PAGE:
It would do so, anyway, if the new production could muster even a tenth of the sparkle and the ironic sauce in Vidal’s text. But sparkle and sauce are in short supply in these new, media-mucked times. Hazlitt, when he asked, “Why can we not always be young, and seeing The School for Scandal?,” went on to supply the less painful half of the answer: that even if we could stay young, the play’s acting style, after 40 years, couldn’t. “Today,” he wrote ruefully, “there is scarcely an actor alive who can play it.” Things are actually better than that in New York, but not as far as billing above a Broadway title goes. Booked into the vast Virginia, a third too large for its sardonically ping-ponging dialogue, Ethan McSweeney’s production takes leading actors who don’t have the flair for their roles, and then seems to dampen any effort they make toward altering their condition.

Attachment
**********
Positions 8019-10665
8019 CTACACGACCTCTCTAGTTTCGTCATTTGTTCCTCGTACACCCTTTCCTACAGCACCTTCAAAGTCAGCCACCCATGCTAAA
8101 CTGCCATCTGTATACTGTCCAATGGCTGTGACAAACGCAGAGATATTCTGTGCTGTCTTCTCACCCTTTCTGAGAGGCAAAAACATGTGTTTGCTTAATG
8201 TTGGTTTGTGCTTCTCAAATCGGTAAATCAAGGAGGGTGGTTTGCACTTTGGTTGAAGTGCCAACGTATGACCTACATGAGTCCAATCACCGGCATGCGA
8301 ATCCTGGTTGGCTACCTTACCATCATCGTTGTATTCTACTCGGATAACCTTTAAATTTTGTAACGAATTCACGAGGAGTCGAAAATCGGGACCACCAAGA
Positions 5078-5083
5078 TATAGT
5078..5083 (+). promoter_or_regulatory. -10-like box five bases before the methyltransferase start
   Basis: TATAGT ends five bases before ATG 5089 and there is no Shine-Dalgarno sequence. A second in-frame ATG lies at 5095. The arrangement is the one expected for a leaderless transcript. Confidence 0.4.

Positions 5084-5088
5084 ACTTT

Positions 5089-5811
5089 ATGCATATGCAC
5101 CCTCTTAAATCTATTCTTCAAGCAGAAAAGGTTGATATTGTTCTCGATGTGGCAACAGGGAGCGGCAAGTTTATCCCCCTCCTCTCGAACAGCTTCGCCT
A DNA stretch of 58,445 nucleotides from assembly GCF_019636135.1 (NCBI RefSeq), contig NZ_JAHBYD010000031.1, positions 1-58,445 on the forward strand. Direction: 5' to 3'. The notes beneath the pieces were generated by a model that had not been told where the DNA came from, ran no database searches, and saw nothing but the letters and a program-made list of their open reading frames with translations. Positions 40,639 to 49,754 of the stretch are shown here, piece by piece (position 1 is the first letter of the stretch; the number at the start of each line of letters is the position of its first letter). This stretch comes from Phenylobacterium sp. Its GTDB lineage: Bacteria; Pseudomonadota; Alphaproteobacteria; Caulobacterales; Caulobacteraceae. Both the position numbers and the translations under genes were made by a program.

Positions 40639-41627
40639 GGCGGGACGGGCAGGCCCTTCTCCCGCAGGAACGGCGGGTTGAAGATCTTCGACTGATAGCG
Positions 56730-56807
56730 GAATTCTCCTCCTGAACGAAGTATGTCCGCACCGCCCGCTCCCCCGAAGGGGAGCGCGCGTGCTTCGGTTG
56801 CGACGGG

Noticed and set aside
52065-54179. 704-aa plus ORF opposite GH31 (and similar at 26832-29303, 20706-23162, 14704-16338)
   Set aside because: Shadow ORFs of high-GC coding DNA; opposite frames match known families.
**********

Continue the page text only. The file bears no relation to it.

The saddest case is first-billed Charles Durning, who ought to have been an easy winner in the lead comic role of ex-president Hockstadter, who must endorse somebody but loathes both candidates equally. Slowed down by age and frailty, Durning wanders in and out of the role; the moments when he hits the bull’s-eye with one of Vidal’s glittering poison darts are magical, but rare. Spalding Gray’s Russell, lucidly spoken and immaculately timed, has the opposite problem: Durning fumbling for a line is still always Hockstadter; Gray, zinging them out on time and on target, is never Russell, his stringent distance from the role making the character seem freezingly aloof. Chris Noth, whom I recall as a mercurial and sexy young actor before his total immersion in TV, reduces the charismatic Cantwell to a dour, fidgeting bully. The women behind the candidates, who get the second line of star billing, all come off better. Christine Ebersole’s Mrs. Cantwell, spicing her chatter with exactly the right measure of both desperation and shrewd spitefulness, gives the fullest performance, but Michael Learned, who suffers an extra layer of pain from the frustration of playing intimate scenes with Gray, definitely gets the sympathy vote. Improbably cast as a comically assertive club woman, Elizabeth Ashley makes herself funny by sheer push, which is not the ideal way but will do in these glum circumstances.